FRIDAY FINDS

Hashira table lamp, Menu.

Alongside with my favorites from the news released after New Years I’m showing you some other designs that has been saved in my favorites folder over the past months. There are simply so much great design to share – both from established brands and young and up and coming designers and makers! 

First up the Hashira collection from Menu. The Hashira lamps is a modern, Nordic take on the traditional Japanese rice paper lantern. Taking its name from the Japanese word for column or pillar, the textile lamps fill a space with cosy, ambient light and, true to the nature of the lantern that inspired the collection’s creation, the slender structure is visible through the shade, lending the glowing column a graphic expression. Designed by Norm Architects. 

Androgyne dining table, Menu.

I first spotted Androgyne side table in the former Menu showroom a year and half ago – it has now been expanded into a whole collection of tables to include a lounge table and a dining table. The Androgyne collection is designed by Copenhagen-based Norwegian architect and designer Danielle Siggerud and is distinguished by its playful, yet elegant silhouette. New beautiful materials is also introduced, Kunis Breccia stone and oak as well as honed marble and matte powder coated steel.

Androgyne dining table, Menu.

Frame chair, Ali Gallefoss. Photography Ina Andersen, styling Elisabeth Heier.

Not quite new, but still very much worthy some attention – the Frame chair in walnut by Ali Gallefoss. Ali Gallefoss is a Norwegian furniture designer and artist, known for his remarkable design and his way of challenging perfectionism in the industry. As a design student at Oslo National Academy of the Arts, he explores with material and techniques from traditional arts and crafts.

Fagerborg cutting board by Jone Myking. Photography and styling by Kathrine Hovind.

Jone Myking is another talented, young Norwegian designer and maker, latest releasing the Fagerborg series. The materials used in the collection was sourced from a fallen  250 year old ash tree at Fagerborg here in Oslo. Jone is extending the life of the tree through design and highlighting the material properties. 

Pedestal by Vilde Haglund, photography Helene Bye.

Pedestal by Vilde Haglund consist of geometric parts made by machine. A hand-carved texture is added on the surface, for a tactile experience, enhancing the material agency and the value of craft. In a way, they can be seen as a representation of how machine and hand can coexist to make rare products in a world with overconsumption and mass production. Vilde Haglund graduated from Oslo Met in 2019 with a masters degree in product design.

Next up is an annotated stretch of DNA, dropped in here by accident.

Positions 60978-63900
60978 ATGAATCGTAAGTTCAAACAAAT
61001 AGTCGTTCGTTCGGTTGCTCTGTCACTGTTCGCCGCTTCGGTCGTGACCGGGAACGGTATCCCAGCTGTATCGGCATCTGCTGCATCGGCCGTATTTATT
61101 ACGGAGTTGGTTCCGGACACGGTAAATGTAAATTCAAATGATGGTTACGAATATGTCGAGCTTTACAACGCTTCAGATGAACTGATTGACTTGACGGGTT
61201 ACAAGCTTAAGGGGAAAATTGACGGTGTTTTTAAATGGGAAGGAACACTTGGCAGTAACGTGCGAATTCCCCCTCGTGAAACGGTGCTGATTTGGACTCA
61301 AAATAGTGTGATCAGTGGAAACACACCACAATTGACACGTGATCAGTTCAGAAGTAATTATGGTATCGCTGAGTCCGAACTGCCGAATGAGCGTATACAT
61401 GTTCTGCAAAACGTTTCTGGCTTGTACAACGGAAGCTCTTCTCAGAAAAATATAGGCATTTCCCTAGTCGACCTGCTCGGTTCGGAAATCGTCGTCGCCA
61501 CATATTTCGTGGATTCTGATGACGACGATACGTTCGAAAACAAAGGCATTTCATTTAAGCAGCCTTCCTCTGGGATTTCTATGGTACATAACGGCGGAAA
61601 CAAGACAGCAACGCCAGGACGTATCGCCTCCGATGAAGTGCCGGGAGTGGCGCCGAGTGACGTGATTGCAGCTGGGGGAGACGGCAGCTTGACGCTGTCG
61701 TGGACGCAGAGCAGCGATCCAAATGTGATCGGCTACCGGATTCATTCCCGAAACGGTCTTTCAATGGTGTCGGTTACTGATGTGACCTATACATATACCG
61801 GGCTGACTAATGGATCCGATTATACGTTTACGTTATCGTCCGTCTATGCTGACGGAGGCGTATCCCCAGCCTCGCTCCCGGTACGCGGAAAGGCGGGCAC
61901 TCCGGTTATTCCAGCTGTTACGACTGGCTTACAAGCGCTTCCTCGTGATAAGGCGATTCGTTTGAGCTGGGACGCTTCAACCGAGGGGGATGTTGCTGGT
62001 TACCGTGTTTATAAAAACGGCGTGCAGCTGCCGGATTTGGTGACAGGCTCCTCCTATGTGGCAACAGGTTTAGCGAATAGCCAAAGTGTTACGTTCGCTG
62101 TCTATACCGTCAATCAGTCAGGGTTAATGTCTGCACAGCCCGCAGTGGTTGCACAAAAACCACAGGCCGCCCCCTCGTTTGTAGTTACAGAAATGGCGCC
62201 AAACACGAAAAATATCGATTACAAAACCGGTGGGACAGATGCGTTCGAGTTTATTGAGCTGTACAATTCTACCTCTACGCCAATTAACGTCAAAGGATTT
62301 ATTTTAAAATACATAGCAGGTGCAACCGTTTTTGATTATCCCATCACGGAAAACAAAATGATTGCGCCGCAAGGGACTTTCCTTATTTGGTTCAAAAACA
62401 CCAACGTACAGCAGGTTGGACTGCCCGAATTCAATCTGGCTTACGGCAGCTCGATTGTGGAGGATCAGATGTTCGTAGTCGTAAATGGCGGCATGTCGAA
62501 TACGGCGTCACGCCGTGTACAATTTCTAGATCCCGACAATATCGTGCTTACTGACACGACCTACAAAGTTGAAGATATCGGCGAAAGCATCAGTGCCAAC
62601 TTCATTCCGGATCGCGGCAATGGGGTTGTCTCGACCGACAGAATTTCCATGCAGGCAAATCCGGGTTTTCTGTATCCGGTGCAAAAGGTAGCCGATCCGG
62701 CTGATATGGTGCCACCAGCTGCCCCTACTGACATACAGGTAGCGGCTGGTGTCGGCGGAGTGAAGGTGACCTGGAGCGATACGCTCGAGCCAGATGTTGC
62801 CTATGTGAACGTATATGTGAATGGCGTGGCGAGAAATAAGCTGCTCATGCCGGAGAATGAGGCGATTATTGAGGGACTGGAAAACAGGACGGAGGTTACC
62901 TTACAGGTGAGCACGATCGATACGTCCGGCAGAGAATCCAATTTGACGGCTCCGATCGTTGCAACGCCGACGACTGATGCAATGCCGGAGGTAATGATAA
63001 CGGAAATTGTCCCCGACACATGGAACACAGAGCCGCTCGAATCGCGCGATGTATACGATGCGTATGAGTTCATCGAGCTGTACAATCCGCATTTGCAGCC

Mass side table and Row Circular rug, Northern. Photography Chris Tonnesen, styling Per Olav Sølvberg.

Northern is celebrating 15 years in 2020 and yesterday they released their news. One of them being the Mass table with a cool, sculptural silhouette, designed by Roee Magdassi. With its practical design and contemporary appearance, Mass blurs the boundaries between modern art and essential functionality. Crafted with the compact proportions of a side table, Mass provides openings for the storage and display of everyday items.

The rug above is also one of the news from Northern, Row Circular. Each rug in the Row series was inspired by a bird’s-eye view of the landscape. Their textured surfaces are shaped by parallel lines that resemble the furrows of a ploughed field. The sections of rows are regular, yet meet at different angles, mimicking how boundaries between fields shift from harvest to harvest. Made from New Zealand wool, each rug is individually hand-loomed. Design by Studio Terhedebrügge. 

Epic Table and Wonder Sofa, Gubi.

Last up, a couple of new products from Danish Gubi. The Epic table by GamFratesi is a sculptural piece of furniture inspired by Greek columns and Roman architecture. Gubi has also launched a new sofa, looking both super comfortable and stylish. With Wonder Sofa, Space Copenhagen has updated the informal, generous and playful nature of the original modular sofa with an elegant and simple frame. It draws on references from the 1970s and has details that radiate welcome, relaxation and comfort while remaining minimal in its expression. 

Wonder Sofa, Gubi.

 

Elisabeth 

 

2 Comments
  • Nippon

    16. January, 2020at07:20 Reply

    Your ebullience is refreshing!!

  • Adele

    23. July, 2020at16:58 Reply

    Thanks for sharing this lovely post!!

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